According to the international analytical portal Numbeo, in 2019, Denmark ranked first in the ranking of countries with the highest standard of living. However, it is not uncommon to see people rummaging through garbage containers on the streets of the capital of this country. We tried to figure out how these facts relate.
by Alena Rodicheva
Every day, a huge amount of unused food around the world is sent to the trash. According to The World Counts, 1.3 billion tons of food is lost or wasted every year. Since the beginning of September, about 50 million tons have already been lost. The food system effects on climate change, water shortages, pollution, loss of soil and many other aspects. If not to take any actions, it could collapse by 2050.
In the past several years Denmark turned into one of the leading European countries who fights against food waste, according to The Guardian. This is the result of the joint work of the government, food industry representatives and the country population. In 2018, Violeta Stancu and Liisa Lähteenmäki from Aarhus University conducted a research on consumer food waste in Denmark. According to them, the awareness of food waste among Danish consumers is very high, 85% of respondents said that they have seen or heard about food waste in the past year. Only 6% have not seen or heard anything, and 9% were unsure.
What is the Danish way to solve the problem of food waste?
Danish society fights the problem of food waste in different ways. For example, in 2016, Wefood, the world’s first supermarket with only surplus food, was opened in Copenhagen. It sells products that regular supermarkets can no longer use due to expired “best before” dates, wrong labels, or damaged packaging. This food is still safe to eat in accordance with Danish food legislation, but lost the value to the shop sharing it with Wefood for free. The range of Wefood goods varies from day to day depending on donations. These are mainly food products sold at a discount of 30-50%.
However, regular stores also try to do their best to deal with the food waste problem. Malthe Munch, associate at Fotex Food Esplanaden, explains that their shop does not throw away all the food: “We give it to farmers so they can use it in agriculture as a fertilizer for the soil. Besides, with our help they can feed their animals and not spend too much money on it. For us it is also good since our food brings benefits to somebody and does not go to dumpster”.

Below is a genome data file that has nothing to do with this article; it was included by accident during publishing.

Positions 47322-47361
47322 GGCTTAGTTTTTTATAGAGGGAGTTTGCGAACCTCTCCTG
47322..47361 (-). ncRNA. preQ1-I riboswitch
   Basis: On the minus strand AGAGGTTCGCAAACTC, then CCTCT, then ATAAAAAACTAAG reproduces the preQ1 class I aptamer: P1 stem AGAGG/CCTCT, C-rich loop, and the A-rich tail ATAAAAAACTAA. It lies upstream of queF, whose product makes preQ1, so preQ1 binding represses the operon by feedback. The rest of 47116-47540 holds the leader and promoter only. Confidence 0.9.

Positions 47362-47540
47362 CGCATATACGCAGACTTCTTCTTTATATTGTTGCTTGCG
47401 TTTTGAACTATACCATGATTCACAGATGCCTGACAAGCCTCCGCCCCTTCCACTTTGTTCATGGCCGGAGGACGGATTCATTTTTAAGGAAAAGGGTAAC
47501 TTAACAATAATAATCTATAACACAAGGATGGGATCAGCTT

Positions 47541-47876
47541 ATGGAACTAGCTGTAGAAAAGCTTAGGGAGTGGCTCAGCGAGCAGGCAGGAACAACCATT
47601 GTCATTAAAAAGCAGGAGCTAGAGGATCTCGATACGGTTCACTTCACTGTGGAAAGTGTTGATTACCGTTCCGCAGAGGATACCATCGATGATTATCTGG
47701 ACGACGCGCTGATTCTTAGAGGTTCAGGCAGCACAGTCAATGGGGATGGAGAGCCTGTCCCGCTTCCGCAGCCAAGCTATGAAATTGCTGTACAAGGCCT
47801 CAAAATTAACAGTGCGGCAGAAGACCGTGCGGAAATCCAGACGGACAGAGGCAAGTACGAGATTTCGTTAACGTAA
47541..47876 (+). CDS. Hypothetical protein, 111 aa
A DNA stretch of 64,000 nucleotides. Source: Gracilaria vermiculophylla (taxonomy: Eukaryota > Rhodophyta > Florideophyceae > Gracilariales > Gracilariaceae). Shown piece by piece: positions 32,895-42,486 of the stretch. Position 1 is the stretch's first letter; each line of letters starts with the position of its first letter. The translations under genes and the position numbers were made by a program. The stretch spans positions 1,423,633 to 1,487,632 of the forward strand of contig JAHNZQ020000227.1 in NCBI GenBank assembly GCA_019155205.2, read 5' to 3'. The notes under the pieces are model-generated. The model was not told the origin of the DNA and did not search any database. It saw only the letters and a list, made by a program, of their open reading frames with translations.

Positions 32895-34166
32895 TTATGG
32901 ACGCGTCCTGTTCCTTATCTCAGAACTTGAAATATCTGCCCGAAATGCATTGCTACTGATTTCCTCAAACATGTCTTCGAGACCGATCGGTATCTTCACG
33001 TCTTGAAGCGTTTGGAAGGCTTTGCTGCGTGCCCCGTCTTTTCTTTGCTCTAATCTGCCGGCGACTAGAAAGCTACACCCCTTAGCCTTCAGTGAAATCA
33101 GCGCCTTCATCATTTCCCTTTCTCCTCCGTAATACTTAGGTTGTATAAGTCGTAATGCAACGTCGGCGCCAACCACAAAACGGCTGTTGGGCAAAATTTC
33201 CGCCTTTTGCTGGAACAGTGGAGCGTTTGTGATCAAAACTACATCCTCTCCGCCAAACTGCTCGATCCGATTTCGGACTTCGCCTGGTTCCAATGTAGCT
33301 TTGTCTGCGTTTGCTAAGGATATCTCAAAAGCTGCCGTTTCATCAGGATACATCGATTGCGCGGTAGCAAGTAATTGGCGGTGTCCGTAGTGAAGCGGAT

Fighting the problem of food waste is one of the priorities of Denmark’s domestic policy. According to Lars Boje Mathiensen, parliament member from Nye Borgerlige party, Danish society is much richer now than it was a couple of generations ago, so people are not as sensitive to food and do not try to save it as before. However, in recent years, eco-activist movements are gaining popularity, the emergence of which is associated with awareness of the threat of a global environmental disaster. This helps to build a more responsible approach to the consumption of food in Denmark.
Line Lerche Bødker is 34 years old. She lives in Copenhagen for the whole her life and works as a teacher at elementary school. Woman accommodates a modern flat with her girlfriend and 1.5 years old son. Line does not have any financial problems, but she uses to do dumpster diving. This is a movement that aims to “save” relatively fresh food (or other goods) that stores throw away for various reasons. For example, if formally the shelf life is almost or completely over, but in fact the product is still fresh enough to use, or if the packaging is damaged, and so on.
Line claims that it is her hobby: “I have never expected that I will find there so much good meat. I thought it is definitely spoiled, but it is really very good. I almost do not buy food, because I can take it for free”.
Dumpster diving is legal in Denmark, however there are different opinions on this phenomenon since it is not very safe to eat food with expired date. Also, not all shops are happy when somebody steals their property from the dumpsters. But a lot of people in Copenhagen use to do it and they join together in communities on Facebook, the number of participants of which sometimes amounts to several thousand.